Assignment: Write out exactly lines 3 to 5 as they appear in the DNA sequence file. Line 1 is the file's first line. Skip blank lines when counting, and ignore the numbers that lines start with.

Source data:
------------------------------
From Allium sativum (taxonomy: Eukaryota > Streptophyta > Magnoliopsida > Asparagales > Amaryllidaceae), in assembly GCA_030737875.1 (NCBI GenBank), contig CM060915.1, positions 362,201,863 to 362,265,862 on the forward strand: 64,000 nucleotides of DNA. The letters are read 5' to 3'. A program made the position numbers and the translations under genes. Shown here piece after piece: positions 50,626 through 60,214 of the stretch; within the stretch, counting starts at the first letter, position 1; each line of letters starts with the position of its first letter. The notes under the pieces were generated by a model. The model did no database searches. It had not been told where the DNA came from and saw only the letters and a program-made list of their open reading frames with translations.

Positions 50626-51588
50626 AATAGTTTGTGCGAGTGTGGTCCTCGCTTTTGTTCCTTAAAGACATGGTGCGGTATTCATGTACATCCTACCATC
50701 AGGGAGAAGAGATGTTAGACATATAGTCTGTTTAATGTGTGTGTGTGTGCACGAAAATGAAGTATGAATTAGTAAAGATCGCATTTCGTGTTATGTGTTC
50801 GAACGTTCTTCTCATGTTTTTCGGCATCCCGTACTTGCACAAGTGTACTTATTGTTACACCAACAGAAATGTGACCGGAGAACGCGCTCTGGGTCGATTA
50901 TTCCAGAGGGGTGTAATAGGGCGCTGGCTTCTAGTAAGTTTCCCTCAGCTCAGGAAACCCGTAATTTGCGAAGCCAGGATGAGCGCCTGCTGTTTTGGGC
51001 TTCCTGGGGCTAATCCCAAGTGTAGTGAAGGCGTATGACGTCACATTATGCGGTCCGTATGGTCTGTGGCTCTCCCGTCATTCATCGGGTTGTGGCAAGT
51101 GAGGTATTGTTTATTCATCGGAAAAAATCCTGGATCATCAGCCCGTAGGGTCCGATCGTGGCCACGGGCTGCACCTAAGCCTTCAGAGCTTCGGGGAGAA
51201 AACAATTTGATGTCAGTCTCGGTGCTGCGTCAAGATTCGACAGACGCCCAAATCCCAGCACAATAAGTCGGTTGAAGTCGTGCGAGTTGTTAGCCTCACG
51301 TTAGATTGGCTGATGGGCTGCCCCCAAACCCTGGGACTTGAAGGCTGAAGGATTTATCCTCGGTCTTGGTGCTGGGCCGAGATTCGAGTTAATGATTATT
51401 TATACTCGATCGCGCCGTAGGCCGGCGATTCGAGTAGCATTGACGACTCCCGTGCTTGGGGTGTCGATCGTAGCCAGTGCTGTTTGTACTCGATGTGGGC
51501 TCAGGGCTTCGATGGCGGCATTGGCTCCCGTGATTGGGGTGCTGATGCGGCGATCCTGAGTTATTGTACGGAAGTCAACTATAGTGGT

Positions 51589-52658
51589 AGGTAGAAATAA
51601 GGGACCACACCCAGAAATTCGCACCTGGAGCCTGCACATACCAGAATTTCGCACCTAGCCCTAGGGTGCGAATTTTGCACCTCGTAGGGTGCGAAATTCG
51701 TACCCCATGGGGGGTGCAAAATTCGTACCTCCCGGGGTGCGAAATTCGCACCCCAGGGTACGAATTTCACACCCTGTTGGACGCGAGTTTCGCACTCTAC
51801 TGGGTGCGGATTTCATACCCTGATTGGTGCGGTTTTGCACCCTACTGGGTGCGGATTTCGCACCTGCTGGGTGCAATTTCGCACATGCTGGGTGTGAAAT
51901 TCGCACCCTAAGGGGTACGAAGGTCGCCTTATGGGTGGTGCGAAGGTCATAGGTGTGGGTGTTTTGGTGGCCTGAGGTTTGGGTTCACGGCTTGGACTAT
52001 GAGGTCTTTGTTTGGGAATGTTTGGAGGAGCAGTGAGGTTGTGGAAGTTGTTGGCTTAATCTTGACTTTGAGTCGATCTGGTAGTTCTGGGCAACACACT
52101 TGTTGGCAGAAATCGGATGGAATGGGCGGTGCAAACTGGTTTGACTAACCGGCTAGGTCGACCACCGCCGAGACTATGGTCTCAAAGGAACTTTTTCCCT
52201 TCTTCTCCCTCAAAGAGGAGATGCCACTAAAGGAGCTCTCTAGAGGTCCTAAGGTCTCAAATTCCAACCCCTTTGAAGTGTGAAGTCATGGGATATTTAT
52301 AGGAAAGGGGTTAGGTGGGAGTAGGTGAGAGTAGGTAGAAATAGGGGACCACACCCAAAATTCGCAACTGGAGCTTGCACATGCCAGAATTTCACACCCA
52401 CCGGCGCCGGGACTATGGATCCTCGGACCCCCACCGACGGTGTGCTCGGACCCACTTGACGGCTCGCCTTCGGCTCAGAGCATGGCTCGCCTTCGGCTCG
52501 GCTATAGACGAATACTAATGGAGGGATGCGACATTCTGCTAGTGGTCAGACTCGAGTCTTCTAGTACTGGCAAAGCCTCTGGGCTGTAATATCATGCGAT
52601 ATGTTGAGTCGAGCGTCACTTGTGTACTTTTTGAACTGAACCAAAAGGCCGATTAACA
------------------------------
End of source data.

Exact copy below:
50626 AATAGTTTGTGCGAGTGTGGTCCTCGCTTTTGTTCCTTAAAGACATGGTGCGGTATTCATGTACATCCTACCATC
50701 AGGGAGAAGAGATGTTAGACATATAGTCTGTTTAATGTGTGTGTGTGTGCACGAAAATGAAGTATGAATTAGTAAAGATCGCATTTCGTGTTATGTGTTC
50801 GAACGTTCTTCTCATGTTTTTCGGCATCCCGTACTTGCACAAGTGTACTTATTGTTACACCAACAGAAATGTGACCGGAGAACGCGCTCTGGGTCGATTA